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Battery Management System (BMS) is the technology that has been dedicated to the oversight of a battery pack which is an assembly of Battery Cells electrically connected in a row x column matrix configuration, for delivering the targeted range of voltage and current.

In simple words, BMS can be thought of as the brain of the Battery Pack which monitors and controls the charging and discharging to maintain the performance of the rechargeable batteries. Most importantly it keeps the battery operating inside the safety margins.

The Battery Characteristics which are monitored/overseen by the BMS are:

  1. Detection of Battery Type
  2. State of Charge and State of Discharge (Voltages Monitoring)
  3. Safe-Operating Areas (SOA) of Batteries
  4. The capacity of the Battery Pack
  5. Battery Life and overall health of the Batteries (State of Health)
  6. Power Consumption
  7. Remaining Operational Time
  8. Charge Cycles

If BMS detects any abnormality/problem in the operational parameters (like the voltage, temperature, etc.) it immediately triggers an input to the alarm and disconnects the battery pack from the load/charger.

What Are Battery Packs?

Battery packs are generally made up of Lithium-ion cells and these cells are connected for creating a battery pack module. Several modules connected together form a battery pack. The modular design of the battery packs helps in efficiently managing the battery pack and improving the serviceability which results in replacing the faulty module instead of the whole battery pack.

Lithium-ion cells offer several features like a high power-to-weight ratio, high energy efficiency, low self-discharge characteristics and good temperature performance. Due to the previously mentioned characteristics, Lithium-ion cells have been used everywhere from Mobile phones to EVs.

The biggest drawback of Lithium-ion cells can only offer the above-mentioned features when it is being used/operated under limited conditions. The operational limits are as follows:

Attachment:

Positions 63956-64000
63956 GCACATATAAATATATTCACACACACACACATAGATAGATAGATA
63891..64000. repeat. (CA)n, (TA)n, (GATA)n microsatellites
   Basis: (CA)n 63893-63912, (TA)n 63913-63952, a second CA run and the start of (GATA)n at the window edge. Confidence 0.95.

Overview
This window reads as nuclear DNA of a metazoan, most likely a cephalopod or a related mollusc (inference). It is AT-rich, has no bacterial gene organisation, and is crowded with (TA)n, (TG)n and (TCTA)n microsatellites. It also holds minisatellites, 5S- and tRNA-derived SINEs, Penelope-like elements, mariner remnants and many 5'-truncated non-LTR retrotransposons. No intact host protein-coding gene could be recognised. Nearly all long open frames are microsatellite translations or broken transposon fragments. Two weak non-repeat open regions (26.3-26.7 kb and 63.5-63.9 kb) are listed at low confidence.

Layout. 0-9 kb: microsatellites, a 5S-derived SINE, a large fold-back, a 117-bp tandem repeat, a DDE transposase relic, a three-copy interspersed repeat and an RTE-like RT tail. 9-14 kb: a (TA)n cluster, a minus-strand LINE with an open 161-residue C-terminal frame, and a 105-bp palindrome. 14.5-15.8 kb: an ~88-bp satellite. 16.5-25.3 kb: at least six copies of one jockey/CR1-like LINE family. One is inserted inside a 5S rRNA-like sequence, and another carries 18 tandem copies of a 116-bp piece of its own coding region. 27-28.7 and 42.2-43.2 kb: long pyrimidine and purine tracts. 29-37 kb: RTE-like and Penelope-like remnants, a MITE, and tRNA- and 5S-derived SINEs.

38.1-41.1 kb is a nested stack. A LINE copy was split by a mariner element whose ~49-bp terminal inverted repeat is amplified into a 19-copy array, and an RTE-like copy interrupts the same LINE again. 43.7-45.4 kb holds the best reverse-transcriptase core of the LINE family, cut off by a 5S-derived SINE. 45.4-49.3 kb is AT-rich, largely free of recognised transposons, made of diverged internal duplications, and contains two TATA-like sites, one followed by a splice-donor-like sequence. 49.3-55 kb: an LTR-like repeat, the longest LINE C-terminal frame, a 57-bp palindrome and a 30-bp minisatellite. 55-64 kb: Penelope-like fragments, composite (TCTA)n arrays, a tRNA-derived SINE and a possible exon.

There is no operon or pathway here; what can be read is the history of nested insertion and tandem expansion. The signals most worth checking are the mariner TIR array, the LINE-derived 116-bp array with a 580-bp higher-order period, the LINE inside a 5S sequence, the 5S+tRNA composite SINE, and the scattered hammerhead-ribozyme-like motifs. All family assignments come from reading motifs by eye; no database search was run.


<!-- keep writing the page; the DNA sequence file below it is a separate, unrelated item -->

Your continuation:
Voltage Specifications

  • As the battery packs in EVs are made-up of several Lithium-ion cells and each of the cells needs to be operated in a set voltage range (i.e. 3.0 to 4.1V).
  • If the cells are operated outside the set voltage range, the life, as well as the performance offered deteriorates of the battery pack.
  • Just to put things into perspective, the Tesla Roadster had come with 6,831 Lithium-ion cells.

Temperature Limits

  • The range of the temperature for Lithium-ion cells is around -20 °C to 60 °C (-4 °F to 136 °F), hence monitoring the temperature of cells is important.
  • If the cells are being operated/used outside the temperature range, it results in drastic degradation of the cells (life and performance of the battery pack).

Current Draw

  • The amount of current drawn from the cells needs to be closely monitored because the life of the battery pack degrades exponentially if used/operated outside the prescribed limits

Charging Current

  • The high amount of current pumped into the battery pack in a short period results in over-charging of Lithium-ion cells which causes them to heat and degrade the life as well as the performance of the cells.
  • Hence due to the above factor, monitoring the battery pack while charging is highly important.

Due to above mentioned operational limits, BMS plays an important role.